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Ask Phoebe: Out of town pupils want to avoid being kept in the slow lanes

By Phoebe Falconer

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Motat. Photo / Supplied
Motat. Photo / Supplied

Schools in the Warkworth area use local buses to travel to the museum or Motat in Auckland, but are not allowed to use the bus lanes in busy times (mornings and afternoons). This makes us late to our destinations, especially when we are stuck on the Northern Motorway and can see very few bus movements on the bus lanes. And yes, the bus drivers are trained to use the bus lanes and know the procedures involved. Can you please tell me why this nonsense exists? Neil Hatfull, Warkworth.

As you are coming from Warkworth I am assuming you would like your drivers to use the Northern Busway, where it exists. The most recent information I have is that the Northern Busway is reserved for certain vehicle types, but before operators can use it they have to be authorised. The New Zealand Transport Agency and Auckland Transport bylaws reserve the busway for these vehicle types:

* Authorised operators who operate a heavy omnibus (gross mass greater than five tonnes).

Authorised operators of shuttle vans to and from Auckland Airport (and only the airport, no other destination).

* Emergency services vehicles.

* Maintenance and service vehicles.

* "One-off" vehicles for a special event, such as sport matches at North Shore Stadium.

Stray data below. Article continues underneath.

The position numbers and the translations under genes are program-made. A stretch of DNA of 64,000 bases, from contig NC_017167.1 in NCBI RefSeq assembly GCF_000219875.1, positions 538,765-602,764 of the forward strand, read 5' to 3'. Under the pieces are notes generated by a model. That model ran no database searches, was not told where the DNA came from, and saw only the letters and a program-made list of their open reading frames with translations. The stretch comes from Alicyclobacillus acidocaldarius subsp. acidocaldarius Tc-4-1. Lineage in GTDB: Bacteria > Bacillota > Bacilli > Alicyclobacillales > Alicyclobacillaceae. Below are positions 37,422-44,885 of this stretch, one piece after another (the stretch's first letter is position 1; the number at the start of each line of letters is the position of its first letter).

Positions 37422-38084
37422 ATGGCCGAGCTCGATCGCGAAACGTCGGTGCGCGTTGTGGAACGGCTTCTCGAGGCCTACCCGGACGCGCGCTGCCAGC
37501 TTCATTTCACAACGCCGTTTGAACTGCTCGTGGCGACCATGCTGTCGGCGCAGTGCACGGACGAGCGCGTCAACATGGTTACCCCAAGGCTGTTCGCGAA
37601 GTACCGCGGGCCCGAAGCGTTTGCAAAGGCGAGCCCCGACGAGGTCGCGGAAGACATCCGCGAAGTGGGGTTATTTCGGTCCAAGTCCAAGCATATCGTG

It seems to me that your local buses carrying students on a school trip could apply for permission to use the busway. I have also read that the busway may be opened up for use of high-occupancy vehicles once the Victoria Park tunnel is completely finished and open for use.

Sometimes I am confronted with cyclists and skateboarders riding straight off the footpath and straight on to the pedestrian crossing. I would imagine they must by law dismount and walk to the other side. Am I correct? I have often got the two-finger salute when I have pointed this out to them. Thomas Gough, Auckland.

The road code for cyclists states clearly that cyclists using pedestrian crossings usually have to get off their cycles and walk across.

However, some crossings are designed for pedestrians and cyclists. These crossings have a set of red, yellow and green signals that display bicycle symbols in addition to the normal pedestrian signals. You are allowed to cycle across when the bicycle symbol is green, which may or may not be when pedestrians cross.

I travel through the Victoria Park tunnel each day and am puzzled by the rotation of the fans. It doesn't seem to matter what the traffic flow is - heavy or light - the fans sometimes are rotating with great speed and at other times not moving at all. What controls these fans? Hilary Jackson, Glenfield.

The eight roof-mounted jet fans were installed as a safety feature in the tunnel, to remove smoke and gases if there is an emergency. They are not generally required on a day-to-day basis, as gases move through the tunnel naturally in the same direction as the traffic, ie, northbound. However, if there is a build-up of fumes from idling cars, two of the fans will be activated, and this is probably what you are seeing.

- NZ Herald

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